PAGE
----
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Albuquerque's Marijuana Decriminalization Law to Take Effect

Mayor Keller signs legislation

New Mexico’s largest city will be the next municipality where possession of small amounts of marijuana is no longer a crime.

Legislation cosponsors Councilors Pat Davis and Isaac Benton, announced today that Mayor Keller has signed the legislation repealing the Albuquerque’s criminal marijuana ordinance and replacing it with a simple civil fine of just $25.

“Decriminalized adult use of cannabis is common-sense public policy. Having tried once before to pass it, I appreciate Councilor Davis’ leadership and Mayor Keller’s support this time around,” said Albuquerque City Councilor Isaac Benton.

“Nearly 100 years ago the same anti-immigrant narratives we hear today were used to demonize marijuana and make it a tool to oppress individuals of color, which continues to this day,” said Albuquerque City Councilor Pat Davis. “As the country moves towards righting this wrong, it’s time to tell our officers to stop wasting your time on small marijuana offenses and concentrate on addressing our violent crime and auto theft.”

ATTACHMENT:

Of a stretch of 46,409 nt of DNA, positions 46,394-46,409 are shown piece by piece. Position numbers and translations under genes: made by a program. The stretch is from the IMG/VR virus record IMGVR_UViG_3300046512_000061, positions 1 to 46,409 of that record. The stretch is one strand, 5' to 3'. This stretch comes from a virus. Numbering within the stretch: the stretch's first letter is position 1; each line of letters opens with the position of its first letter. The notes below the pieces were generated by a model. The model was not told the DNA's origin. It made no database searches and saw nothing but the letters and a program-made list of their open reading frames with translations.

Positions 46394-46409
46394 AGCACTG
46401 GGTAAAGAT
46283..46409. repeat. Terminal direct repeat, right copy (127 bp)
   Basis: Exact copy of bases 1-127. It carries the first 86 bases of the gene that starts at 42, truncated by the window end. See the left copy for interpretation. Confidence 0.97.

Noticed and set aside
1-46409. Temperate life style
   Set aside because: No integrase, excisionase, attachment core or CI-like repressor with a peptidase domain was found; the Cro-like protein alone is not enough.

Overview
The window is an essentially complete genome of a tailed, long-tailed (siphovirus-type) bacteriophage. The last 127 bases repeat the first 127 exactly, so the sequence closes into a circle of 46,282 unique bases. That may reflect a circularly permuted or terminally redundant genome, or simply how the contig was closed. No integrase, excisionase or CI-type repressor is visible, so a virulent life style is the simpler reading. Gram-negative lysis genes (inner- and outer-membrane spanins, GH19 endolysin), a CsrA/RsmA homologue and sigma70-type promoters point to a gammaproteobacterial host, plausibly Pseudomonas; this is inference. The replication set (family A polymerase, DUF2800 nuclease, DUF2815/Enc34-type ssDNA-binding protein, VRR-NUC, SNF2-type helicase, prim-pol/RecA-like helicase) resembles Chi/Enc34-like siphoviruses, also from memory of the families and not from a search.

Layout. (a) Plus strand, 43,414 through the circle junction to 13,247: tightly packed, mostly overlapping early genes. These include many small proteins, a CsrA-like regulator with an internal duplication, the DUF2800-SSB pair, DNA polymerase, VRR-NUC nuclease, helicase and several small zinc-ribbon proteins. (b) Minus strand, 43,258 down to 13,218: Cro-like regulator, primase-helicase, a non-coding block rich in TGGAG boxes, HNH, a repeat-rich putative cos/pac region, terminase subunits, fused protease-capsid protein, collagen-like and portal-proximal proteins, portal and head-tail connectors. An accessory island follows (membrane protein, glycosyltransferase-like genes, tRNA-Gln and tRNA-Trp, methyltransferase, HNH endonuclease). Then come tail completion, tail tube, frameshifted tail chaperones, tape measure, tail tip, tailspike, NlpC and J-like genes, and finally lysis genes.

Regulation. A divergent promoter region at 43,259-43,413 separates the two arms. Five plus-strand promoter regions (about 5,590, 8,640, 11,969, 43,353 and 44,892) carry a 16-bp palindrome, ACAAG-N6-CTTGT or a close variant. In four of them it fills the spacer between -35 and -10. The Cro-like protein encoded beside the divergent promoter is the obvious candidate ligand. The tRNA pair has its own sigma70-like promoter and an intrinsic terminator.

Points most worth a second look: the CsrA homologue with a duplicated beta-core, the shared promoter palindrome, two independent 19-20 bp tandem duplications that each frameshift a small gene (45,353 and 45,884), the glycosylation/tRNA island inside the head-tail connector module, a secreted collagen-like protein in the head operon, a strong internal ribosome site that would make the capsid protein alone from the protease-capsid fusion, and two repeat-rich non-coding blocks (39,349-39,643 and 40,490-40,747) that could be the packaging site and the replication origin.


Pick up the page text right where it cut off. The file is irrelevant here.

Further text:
Councilors Benton and Davis re-introduced the legislation earlier this year with support from the Drug Policy Alliance after previous legislation was vetoed by former Mayor Richard Berry in 2015.

The signed legislation was delivered to the City Clerk today and will take effect next week in time for 4/20, the unofficial national day of action calling for responsible cannabis policies.

Under City law, the ordinance would have taken effect later this month without the Mayor’s signature, unless the mayor chose to veto the bill. Keller’s signature allows it to be implemented before the expiration of the waiting period.

Albuquerque will join at least 48 other cities, including Santa Fe, that have passed legislation to decriminalize marijuana. With this legislation, nearly one in three New Mexican‘s now live in a city where possession of marijuana is no longer a criminal offense locally.

“I hope this move encourages other cities to follow our lead, and more importantly I hope it sends a message to legislators in Santa Fe and Washington that repealing criminal cannabis laws is good politics and good policy,” adds Councilor Pat Davis.